Neverliria’s early access demo looks promising…and creepy

New sandbox games struggle under comparisons to some of the giants in gaming in the last five years. Yet when I downloaded SmartHartGames’s Neverliria to try out, I made sure that since this game was in such early stages, I didn’t bring any preconceived notions to this preview. I’m glad I didn’t, because there’s a quiet charm to Neverliria that foreshadows what could be an enjoyable experience.

Chopping trees is mandatory. Always.

You begin as a “fire-headed girl” alone in the woods at night. Glowing green eyes peer at you from between trees and various ruins. To survive, build a fire, collect resources, and…well, it’s still early times in Neverliria and you would be best served just keeping the baddies away from your corn field and supplies.

Neverliria has the beginnings of a good tutorial system.

The controls took a bit to get used to, my fingers naturally looking to use the W key for anything, but once I discovered a few helpful mechanics — especially when it comes to placing items in your chest — I progressed just fine. I felt a little confused after building the sawmill, but, early game development may not have all the functionality built in. The icons used for items took a little sussing out, but that may well be subjective and the items they represent may be obvious to another player.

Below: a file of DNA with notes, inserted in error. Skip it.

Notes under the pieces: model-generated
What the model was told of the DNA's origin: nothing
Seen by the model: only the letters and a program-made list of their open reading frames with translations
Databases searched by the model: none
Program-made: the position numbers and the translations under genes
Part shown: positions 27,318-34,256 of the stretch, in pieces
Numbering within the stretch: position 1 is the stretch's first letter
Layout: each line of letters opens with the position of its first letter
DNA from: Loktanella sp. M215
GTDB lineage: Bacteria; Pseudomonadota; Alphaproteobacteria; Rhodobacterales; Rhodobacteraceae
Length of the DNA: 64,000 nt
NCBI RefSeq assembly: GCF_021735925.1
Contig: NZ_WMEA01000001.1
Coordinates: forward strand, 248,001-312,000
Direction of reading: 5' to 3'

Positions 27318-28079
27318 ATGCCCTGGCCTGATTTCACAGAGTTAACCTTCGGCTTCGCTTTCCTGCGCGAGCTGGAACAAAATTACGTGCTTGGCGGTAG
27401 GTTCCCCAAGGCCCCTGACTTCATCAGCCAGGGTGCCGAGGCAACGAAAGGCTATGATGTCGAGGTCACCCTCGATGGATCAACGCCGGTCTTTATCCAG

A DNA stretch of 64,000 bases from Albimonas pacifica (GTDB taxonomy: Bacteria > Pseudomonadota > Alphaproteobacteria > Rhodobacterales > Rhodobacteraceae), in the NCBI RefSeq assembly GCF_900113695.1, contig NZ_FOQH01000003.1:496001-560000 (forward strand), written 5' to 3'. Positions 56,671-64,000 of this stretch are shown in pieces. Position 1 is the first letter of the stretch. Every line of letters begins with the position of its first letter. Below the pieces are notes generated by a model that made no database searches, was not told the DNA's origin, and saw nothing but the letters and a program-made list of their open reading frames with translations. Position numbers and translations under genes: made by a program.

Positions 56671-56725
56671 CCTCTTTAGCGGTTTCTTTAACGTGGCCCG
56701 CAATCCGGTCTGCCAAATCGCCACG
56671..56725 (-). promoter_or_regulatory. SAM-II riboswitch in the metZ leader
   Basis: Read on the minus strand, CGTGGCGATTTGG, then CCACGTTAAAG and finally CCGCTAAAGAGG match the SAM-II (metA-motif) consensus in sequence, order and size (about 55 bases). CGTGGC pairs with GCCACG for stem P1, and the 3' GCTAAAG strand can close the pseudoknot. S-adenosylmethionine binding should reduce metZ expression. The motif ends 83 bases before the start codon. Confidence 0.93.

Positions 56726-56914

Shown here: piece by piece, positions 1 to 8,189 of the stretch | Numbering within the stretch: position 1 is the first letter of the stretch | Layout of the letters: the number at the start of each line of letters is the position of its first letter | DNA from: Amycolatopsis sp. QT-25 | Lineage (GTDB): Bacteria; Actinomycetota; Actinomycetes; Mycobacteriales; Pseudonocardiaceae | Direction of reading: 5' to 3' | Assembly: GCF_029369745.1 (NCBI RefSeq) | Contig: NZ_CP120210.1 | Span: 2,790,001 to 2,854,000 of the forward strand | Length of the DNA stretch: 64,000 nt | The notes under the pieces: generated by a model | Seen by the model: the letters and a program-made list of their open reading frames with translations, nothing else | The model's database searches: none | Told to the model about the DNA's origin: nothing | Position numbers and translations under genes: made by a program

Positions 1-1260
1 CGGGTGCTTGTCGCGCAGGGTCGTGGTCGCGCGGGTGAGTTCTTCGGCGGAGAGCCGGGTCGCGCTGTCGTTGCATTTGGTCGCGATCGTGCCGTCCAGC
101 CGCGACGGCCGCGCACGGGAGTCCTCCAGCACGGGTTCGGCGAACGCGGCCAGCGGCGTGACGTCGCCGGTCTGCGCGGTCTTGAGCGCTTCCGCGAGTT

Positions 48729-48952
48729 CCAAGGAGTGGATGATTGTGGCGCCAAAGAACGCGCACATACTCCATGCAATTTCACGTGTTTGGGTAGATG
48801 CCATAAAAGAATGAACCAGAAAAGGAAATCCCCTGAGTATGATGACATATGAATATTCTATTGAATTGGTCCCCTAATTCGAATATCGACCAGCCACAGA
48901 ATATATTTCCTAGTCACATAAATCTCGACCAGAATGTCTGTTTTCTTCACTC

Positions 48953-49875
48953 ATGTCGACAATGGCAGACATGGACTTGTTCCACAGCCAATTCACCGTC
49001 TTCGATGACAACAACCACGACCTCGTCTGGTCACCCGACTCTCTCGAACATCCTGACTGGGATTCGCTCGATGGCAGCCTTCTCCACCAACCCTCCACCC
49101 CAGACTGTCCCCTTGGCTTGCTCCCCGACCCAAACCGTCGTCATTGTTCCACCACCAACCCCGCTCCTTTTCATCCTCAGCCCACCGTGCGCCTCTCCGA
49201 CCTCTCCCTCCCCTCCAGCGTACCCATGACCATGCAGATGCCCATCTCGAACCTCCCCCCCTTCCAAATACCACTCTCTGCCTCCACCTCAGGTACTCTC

Just handing out with an old dude, trying not to get eaten. Fire is your friend.

I enjoyed trying out Neverliria and look forward to the story that develops in the game, as well as expanded craftables and perhaps a little more detailed instructions — it took me a bit to figure out how to eat. Always a fan of pixel art, the design and sprite graphics are just detailed enough to have personality, but not overwhelming, the scenery dense enough to be ominous. I am hoping there is a less subtle way of measuring the passage of time, though, because you need to get those fires up…or else.

If you like testing out games in their early incarnations, download Neverliria and give it a go. I’ll be watching this one as it develops and will do an updated review when it is complete.

Cube Escape is the rightful heir to Submachine and is so good, we don’t deserve it

With all the Steams and Switches in the world, it’s sometimes hard to remember excellent game areas such as Kongregate. Last night, desperate to shake the unyielding crawl of Fetch Games, I stumbled into their puzzle section and found “Cube Escape: The Cave,” which is the ninth installment of the Rusty Lake series. I now find myself having to go back and play the other eight. The detail of the games atmosphere and puzzles left me bewildered and disturbed, a phantom shadow here, an unfortunate recipe there, and all the while I was wondering how could these puzzles be so challenging without being annoying. There is more than narrative magic in “Cube Escape: The Cave”: there is developer magic as well.

You want so much to feed the doggy. Then you have to feed the doggy. Oh, no doggy, no.